Cyanide leads to failure of cellular respiration. Like a flooded engine with a corroded spark plug, even if every cell is bathed in oxygen, they’re unable to use it. The central nervous system is particularly sensitive, and exposure generally produces symptoms within a short period of time [4].

A low end-tidal CO2 level, commonly available in the field through waveform capnography, may provide an additional clue to cyanide toxicity, but the decision to treat should be based on clinical grounds [6]. Fortunately, hydroxocobalamin, available as the Cyanokit, is now available. This drug converts cyanide to cyanocobalamin, also known as vitamin B12, which is then excreted harmlessly in the urine. If clinical suspicion of cyanide poisoning is high, Cyanokit should be administered without delay [7].

The Cyanokit is reconstituted with 200 mL of 0.9 sodium chloride with a starting dose of 5 grams over IV over 15 minutes for adults, and the pediatric dose is 70mg/kg, with a maximum dose of 5 grams IV over 15 minutes. If possible, blood should be obtained for analysis prior to administration, as the Cyanokit has been shown to interfere with multiple common chemistry, hematology, coagulation and urine tests.

Remember your ABCs

In every case, remember your scene safety and make sure both you and the patient are evacuated to a safe area. Also remember the importance of decontamination. Smoke inhalation can seem overwhelming, but always remember your ABCs.

Immediately place all patients on high-flow oxygen, which will address hypoxia/asphyxia and carbon monoxide poisoning. Treat bronchospasm as you would in any other circumstance, and set up for rapid sequence intubation in a patient with evidence of airway burns. Assume cyanide exposure, look for any altered consciousness or hemodynamic instability, and have a low threshold for administering the Cyanokit.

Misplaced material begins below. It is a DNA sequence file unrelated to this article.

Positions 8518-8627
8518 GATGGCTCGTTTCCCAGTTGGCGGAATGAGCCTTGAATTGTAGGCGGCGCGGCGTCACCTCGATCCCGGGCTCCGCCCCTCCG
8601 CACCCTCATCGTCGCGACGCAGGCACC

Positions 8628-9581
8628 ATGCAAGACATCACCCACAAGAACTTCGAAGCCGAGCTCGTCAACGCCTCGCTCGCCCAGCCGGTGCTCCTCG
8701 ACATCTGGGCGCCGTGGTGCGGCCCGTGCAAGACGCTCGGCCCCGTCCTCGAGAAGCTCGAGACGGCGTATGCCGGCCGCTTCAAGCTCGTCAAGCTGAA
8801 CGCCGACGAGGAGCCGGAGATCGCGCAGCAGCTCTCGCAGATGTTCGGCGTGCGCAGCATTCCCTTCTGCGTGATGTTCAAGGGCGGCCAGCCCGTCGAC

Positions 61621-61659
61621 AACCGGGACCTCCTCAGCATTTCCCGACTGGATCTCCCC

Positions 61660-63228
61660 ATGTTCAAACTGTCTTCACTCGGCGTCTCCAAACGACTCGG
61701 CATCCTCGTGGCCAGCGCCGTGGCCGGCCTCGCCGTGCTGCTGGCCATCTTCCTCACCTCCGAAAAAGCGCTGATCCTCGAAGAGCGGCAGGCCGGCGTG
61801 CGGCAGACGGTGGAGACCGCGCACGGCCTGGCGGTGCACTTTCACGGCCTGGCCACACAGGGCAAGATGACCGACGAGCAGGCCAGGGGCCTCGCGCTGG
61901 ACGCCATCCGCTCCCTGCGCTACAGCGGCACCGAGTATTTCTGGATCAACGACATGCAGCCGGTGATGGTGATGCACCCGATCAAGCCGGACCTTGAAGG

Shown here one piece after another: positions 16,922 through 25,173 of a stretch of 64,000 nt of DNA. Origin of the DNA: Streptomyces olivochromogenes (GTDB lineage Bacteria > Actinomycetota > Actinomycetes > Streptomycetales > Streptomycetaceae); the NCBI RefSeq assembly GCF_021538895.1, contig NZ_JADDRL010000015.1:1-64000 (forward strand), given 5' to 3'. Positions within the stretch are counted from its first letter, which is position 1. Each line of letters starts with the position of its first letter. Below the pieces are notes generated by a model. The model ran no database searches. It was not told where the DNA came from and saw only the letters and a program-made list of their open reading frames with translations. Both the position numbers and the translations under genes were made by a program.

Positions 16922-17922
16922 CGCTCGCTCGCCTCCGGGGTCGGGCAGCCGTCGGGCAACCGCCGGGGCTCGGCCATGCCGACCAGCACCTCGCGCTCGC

With aggressive treatment, you have a real opportunity to make a difference – and maybe even save a colleague.

References

  1. Weingart S. Preoxygenation, reoxygenation, and delayed sequence intubation in the emergency department. Journal of Emergency Medicine. 2010
  2. Tintinalli J. Tintinalli’s Emergency Medicine 7th Edition. Thermal Burns Ch 210 p 1377-1378
  3. Moayedi S, Swaminathan A. Break through the plateau: Carbon monoxide myths and management. July 2016
  4. Alarie Y. Toxicity of fire smoke. Crit Rev Toxicol 2002; 32: 259–289
  5. ATSDR. 2006. Toxicological profile for cyanide (update). U.S. Department of Health and Human Services. Agency for Toxic Substances and Disease Registry.
  6. Kartal M, Eray O, Rinnert S, et al. ETCO: A predictive tool for excluding metabolic disturbances in nonintubated patients. Am J Emerg Med 2011; 29:65.
  7. Obrein DJ, Walsh DW, Terriff CM, Hall AH. Empiric management of cyanide toxicity associated with smoke inhalation. Prehospital Disaster Medicine. 2011 Oct;26(5): 374-8